Jeremy Corbyn arrives at Labour HQ in Westminster for the party’s NEC meeting [Image: Yui Mok/PA].

Jeremy Corbyn arrives at Labour HQ in Westminster for the party’s NEC meeting [Image: Yui Mok/PA].

Jeremy Corbyn is in no hurry.

He knows his opponents are. They know he is almost certain to retain the leadership of the Labour Party with an increased mandate when the election results are announced on Saturday. That’s why they want to push through changes to the way the leader is elected, and to the way the shadow cabinet is appointed, at today’s (September 20) National Executive Committee meeting.

But he won’t see the need. A new NEC comes into operation after the party conference, with more members who support him. He can afford to wait until the votes are on his side.

And he has the better arguments. Why return to the ‘electoral college’ system of voting in a leader when the current, ‘one member, one vote’ system has boosted party membership – and funds – enormously? That doesn’t make organisational or financial sense.

And, while he is not opposed to elections for shadow cabinet members, Mr Corbyn is also right to say that all the current proposals are last-minute affairs that have not benefited from proper consultation and due process. A rushed decision is often a bad one.

Also, delaying these matters until after conference may derail some of the anti-Corbyn resolutions that are being tabled by the right-wingers of Labour First, all of whom lost their places in the NEC during the summer elections.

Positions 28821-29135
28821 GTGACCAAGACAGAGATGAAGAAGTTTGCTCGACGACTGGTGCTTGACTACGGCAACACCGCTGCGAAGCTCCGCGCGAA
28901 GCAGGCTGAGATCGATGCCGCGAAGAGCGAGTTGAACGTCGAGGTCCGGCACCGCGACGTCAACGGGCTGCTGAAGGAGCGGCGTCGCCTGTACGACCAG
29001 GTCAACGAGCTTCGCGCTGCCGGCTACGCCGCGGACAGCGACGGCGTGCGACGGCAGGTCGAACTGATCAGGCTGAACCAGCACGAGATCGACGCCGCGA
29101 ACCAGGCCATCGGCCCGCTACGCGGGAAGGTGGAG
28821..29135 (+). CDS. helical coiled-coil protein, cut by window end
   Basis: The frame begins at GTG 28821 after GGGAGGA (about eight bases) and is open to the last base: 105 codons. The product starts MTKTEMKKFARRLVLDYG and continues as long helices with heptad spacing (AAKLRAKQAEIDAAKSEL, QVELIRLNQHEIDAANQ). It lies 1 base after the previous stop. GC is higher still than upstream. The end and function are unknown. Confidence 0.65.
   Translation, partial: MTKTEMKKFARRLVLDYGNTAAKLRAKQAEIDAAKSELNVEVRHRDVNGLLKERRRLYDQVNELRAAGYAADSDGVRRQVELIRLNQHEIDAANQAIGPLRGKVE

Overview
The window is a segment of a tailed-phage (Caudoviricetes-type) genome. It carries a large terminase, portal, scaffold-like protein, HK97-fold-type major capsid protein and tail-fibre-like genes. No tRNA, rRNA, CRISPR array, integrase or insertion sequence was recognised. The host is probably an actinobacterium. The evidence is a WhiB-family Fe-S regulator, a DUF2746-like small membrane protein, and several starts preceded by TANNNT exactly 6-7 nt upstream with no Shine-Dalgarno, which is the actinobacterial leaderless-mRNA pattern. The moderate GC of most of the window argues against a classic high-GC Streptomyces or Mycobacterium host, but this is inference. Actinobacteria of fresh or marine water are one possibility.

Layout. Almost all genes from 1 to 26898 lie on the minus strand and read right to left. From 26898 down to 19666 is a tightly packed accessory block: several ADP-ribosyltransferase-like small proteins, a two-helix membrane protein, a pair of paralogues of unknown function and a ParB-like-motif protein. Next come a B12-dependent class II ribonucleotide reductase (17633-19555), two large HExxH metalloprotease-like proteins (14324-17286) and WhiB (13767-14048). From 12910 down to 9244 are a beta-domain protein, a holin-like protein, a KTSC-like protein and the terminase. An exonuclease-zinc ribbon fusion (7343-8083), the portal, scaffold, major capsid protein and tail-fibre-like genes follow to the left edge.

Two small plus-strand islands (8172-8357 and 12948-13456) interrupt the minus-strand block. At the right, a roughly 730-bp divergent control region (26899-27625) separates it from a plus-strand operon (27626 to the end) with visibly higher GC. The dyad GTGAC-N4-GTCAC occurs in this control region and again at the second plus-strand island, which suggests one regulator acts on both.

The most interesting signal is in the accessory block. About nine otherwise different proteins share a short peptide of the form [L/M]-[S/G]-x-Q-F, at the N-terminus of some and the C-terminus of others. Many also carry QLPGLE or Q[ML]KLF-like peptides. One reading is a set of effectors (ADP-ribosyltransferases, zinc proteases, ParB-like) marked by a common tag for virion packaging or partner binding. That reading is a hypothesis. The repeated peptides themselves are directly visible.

Say what you like about Mr Corbyn – at least he has found a way to make committee meetings interesting.

A crunch Labour meeting aimed at reuniting the parliamentary party seems set for deadlock after it emerged that Jeremy Corbyn will reject all the immediate changes proposed by his deputy.

Earlier on Tuesday, Tom Watson urged Labour to “put the band back together” by adopting elections for shadow cabinet positions, which he sees as a way to tempt back discontented MPs who left Corbyn’s frontbench over the summer.

However, a source close to the Labour leader said that while Corbyn supported shadow cabinet elections as part of a wider examination of democracy in the party, he wanted to postpone the consideration of any changes until after the party’s annual conference.

That conference will start in Liverpool on Saturday with the announcement of the results of the leadership vote, which is expected to deliver a victory for Corbyn over his challenger, Owen Smith.

Source: Corbyn ‘likely to reject any party changes at Labour meeting’ | Politics | The Guardian


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